The biomechanical and physiological demands of roller hockey match play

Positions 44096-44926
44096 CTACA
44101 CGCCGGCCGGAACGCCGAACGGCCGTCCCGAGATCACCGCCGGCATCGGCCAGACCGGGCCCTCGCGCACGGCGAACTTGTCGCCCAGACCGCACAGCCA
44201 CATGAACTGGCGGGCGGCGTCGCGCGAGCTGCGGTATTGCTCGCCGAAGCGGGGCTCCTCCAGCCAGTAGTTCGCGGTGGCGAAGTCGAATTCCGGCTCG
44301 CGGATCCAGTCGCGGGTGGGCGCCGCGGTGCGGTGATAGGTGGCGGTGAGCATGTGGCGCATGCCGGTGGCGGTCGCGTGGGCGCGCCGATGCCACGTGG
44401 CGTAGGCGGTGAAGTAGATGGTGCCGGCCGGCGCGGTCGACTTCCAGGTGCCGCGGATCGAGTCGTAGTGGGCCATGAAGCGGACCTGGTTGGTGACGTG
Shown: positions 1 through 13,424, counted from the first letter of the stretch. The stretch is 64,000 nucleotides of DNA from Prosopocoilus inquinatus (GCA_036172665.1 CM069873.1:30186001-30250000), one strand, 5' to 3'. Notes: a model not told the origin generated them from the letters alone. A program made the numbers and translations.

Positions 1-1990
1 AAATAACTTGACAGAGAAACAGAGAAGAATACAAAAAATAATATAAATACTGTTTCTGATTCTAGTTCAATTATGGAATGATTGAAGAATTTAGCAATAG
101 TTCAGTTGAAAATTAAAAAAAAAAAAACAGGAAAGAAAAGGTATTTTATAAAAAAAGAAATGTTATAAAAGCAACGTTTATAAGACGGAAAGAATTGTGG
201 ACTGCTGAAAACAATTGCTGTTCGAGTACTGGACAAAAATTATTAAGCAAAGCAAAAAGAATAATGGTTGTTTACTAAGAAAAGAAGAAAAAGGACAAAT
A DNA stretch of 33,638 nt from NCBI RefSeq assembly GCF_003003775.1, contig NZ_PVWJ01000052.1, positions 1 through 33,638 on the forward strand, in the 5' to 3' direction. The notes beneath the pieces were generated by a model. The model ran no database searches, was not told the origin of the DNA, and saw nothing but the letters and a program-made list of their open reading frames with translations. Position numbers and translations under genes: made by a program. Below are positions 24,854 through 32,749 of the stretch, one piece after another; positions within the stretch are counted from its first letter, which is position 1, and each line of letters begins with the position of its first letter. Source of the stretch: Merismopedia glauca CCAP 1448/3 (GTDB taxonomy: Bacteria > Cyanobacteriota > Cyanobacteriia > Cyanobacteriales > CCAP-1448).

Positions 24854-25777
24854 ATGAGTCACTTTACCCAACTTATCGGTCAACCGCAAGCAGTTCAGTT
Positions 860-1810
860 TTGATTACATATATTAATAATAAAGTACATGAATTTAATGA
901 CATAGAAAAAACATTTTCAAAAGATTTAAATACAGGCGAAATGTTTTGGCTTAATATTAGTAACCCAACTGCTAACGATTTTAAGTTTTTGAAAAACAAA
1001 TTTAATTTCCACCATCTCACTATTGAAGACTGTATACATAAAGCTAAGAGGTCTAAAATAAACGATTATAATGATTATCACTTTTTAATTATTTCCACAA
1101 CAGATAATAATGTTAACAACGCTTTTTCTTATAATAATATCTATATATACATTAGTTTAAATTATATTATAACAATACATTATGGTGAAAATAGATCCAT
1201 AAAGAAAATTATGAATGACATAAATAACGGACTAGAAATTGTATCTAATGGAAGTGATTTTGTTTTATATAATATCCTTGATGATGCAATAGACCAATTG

There is a lack of scientific research into roller hockey. The aim of this thesis was to analyse the muscular demands of roller hockey match play, using four techniques. These were a) Match analysis: Two Premier League roller hockey matches were recorded using two stationary video cameras. Manual, field-by-field analysis established all the actions performed by players in a match situation, the percentage of match time spent performing each action, their frequency and the mean duration of each action. Also recorded was the direction travelled, while the intensity of each action was subjectively assessed. b) Heart rate analysis (n=5): heart rate was recorded every 5 s during training and competition. Heart rate and performance were also measured during a maximal progressive 20-m shuttle skate test and oxygen consumption (V02) was calculated. c) Kinesiology analysis (n=l): Two-dimensional video analysis was used to establish the phases, joint actions, and muscular activity of each roller hockey action. d) Telemetric surface electromyography (EMG) analysis (n=6): activity was monitored in 8 muscles during training practice and training matches. The results of the match analysis showed 71% of match play was spent rolling, and 70% was spent travelling forwards; 22% was conducted at high intensity. Minor differences were found in match play activity between forwards and defenders, and between winners and losers. Comparisons between activity in the 1st and 2nd halves showed significantly more sprinting in the 1st half (p<0.05) and significantly more rolling and low intensity activity in the 2nd half (p<0.05). Mean heart rates during competitive matches (176 beats/min) were significantly higher (p<0.05) than during training matches (166 beats/min). The maximal 20-m shuttle skate test produced a mean predicted V02max, of 54 ml/kg/min, and maximal heart rates similar to competitive matches. The kinesiology analysis established 8 muscles central in roller hockey; these muscles were monitored in the EMG analysis. Electromyography revealed that performance of roller hockey actions during training produced the greatest EMG activity in the pectoralis major, while sprinting and forehand slap shots were the most demanding actions. Combining the results of the electromyography analysis with the match analysis revealed the high physical demands of shooting and the skating actions of pushing and sprinting. This thesis constituted the first long-term study of roller hockey, and it provided evidence that may be used in developing technique and improving sport specific fitness.